Two or three years later, Godwin left young Mary and Fanny under the supervision of his friend and playwright James Marshall and traveled to Ireland. I’m not sure how long he was gone for— in some places it is described as only a summer, and in others it appears to be much longer… It is interesting to note that in her semi-autobiographical novella Mathilda, Mary Shelley describes the protagonist’s father leaving her in the care of a friend as he embarks on a trip (and writing her the same indulgently sweet letters Godwin wrote to his daughters) and not returning until she is well into her adolescence!

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~   F A N N Y       I M L A Y ~

I could not find a reliable portrait of Fanny— to be honest, she was kind of a lifelong forgotten child, and it is not unlikely that there may have never been a portrait of her made. In place of an image of her, I’ve included this copy of a letter she wrote to her sister Mary and brother-in-law Percy Shelley in 1816, after they ran away to the sunshine and bohemian idylls of “The Continent”. On this escapade, the pair took along the 16-year old youngest Godwin sister Claire, but neglected to invite Fanny, leaving her behind at home to deal with the very dysfunctional and complicated household they had escaped. In this letter she is writing from Godwin’s home in London. He has permitted her to write in the margins and unused spaces of his own (rather bad-tempered) letter to Percy Shelley. Doesn’t that just paint a portrait, of her very soft and tragic life?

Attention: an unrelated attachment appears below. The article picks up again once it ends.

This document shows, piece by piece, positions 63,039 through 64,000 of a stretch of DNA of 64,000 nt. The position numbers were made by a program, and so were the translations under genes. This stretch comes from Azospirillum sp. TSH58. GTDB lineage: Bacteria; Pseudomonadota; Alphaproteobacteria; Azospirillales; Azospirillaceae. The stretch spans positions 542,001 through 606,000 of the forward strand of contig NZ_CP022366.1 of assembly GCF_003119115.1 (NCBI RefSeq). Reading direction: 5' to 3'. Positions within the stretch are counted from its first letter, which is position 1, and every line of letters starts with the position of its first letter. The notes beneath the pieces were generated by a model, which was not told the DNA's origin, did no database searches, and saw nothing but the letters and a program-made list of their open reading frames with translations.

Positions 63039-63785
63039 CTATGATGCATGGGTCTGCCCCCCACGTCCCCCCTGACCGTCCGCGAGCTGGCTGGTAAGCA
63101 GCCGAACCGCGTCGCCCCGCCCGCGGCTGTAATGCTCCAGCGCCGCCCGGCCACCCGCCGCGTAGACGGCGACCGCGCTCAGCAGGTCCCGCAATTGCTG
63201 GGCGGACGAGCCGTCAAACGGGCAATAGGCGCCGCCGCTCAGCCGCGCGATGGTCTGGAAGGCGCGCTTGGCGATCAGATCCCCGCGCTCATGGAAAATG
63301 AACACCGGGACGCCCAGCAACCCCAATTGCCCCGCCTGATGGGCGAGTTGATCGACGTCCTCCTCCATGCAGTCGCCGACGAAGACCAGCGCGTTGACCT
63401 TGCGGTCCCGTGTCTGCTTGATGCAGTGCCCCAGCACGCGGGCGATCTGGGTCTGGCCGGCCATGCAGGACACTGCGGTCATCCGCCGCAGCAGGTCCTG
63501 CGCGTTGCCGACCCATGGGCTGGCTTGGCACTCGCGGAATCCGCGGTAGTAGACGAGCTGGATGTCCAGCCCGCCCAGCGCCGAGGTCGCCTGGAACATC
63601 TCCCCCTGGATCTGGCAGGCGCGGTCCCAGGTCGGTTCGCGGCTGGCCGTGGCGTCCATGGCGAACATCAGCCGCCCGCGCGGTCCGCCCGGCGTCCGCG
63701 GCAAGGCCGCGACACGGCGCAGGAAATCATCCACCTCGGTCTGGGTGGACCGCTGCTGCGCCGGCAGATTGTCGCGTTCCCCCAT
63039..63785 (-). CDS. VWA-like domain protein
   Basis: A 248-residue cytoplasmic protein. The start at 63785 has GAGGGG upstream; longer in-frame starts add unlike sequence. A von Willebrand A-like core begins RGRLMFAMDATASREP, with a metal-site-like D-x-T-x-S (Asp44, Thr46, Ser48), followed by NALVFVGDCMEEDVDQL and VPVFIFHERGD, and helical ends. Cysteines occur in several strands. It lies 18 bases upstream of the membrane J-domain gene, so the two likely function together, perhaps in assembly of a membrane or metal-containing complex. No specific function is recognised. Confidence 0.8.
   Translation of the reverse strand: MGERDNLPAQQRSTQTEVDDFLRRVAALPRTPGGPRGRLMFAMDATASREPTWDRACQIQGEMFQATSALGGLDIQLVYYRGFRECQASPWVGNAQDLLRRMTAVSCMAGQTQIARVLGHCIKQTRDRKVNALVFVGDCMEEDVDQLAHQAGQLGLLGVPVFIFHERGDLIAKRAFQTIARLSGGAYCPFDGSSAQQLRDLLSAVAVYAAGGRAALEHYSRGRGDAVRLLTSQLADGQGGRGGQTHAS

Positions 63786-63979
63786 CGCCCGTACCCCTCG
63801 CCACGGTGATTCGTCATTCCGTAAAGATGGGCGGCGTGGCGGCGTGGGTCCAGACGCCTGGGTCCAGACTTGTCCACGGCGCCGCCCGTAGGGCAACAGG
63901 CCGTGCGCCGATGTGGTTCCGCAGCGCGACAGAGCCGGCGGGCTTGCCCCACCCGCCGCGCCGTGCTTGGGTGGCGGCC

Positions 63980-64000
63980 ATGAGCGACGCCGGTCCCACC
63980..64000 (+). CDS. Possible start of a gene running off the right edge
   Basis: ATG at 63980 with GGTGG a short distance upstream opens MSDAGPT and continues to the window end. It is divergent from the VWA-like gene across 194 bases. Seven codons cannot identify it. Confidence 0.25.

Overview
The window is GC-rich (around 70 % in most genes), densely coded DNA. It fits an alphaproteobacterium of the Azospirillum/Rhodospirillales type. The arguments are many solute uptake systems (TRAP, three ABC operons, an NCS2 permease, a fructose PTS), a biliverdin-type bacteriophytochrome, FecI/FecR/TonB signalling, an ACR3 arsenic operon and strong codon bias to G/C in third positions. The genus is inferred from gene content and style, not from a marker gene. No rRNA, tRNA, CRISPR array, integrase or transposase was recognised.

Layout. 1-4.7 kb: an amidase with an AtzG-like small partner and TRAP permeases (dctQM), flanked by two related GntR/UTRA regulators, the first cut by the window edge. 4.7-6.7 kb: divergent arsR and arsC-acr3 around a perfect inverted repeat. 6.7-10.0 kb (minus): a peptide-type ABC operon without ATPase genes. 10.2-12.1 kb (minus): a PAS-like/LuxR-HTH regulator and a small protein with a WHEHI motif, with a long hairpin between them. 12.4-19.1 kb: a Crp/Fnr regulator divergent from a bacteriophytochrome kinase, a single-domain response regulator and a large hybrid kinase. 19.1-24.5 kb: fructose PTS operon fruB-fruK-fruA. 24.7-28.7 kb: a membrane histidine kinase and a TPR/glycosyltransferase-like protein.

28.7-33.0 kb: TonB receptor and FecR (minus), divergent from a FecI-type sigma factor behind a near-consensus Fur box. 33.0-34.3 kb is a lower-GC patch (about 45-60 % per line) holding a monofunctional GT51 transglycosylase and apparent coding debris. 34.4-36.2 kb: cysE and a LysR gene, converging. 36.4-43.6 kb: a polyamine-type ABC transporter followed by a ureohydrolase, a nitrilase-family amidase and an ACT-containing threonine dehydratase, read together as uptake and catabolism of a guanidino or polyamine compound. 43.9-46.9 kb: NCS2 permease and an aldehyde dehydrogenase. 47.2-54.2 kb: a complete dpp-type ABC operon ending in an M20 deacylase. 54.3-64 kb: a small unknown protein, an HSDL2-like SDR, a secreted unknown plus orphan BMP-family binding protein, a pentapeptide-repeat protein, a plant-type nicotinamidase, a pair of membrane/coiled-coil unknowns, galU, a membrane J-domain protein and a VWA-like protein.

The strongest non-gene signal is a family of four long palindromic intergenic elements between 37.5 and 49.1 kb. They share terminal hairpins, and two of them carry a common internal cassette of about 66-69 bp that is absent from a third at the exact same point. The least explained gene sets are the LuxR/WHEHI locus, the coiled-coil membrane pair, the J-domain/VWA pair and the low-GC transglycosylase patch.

~ ~ ~

Fanny Imlay is the textbook definition of a life in the margins. Or, perhaps, for the crisis of identity that comes from being put in the corner your whole life? At various points in her life she also went by the names “Fanny Wollstonecraft” and “Fanny Godwin”. Though she and Mary Wollstonecraft lived very happily together with Fanny’s biological father Gilbert Imlay— and, in fact, to protect Mary Wollstonecraft in France at the time, he claimed that he had filed them for marriage and that they were lawfully husband and wife, an illusion of propriety that fell apart very quickly— he did leave both of them (dishonored woman and illegitimate infant) alone and impoverished, in the midst of the French Revolution.

After the Scandinavian trip she went along on during infancy, Fanny was returned to London. Soon after, Mary Wollstonecraft fell in love with William Godwin and, marrying him, brought three-year-old Fanny into the family they build together.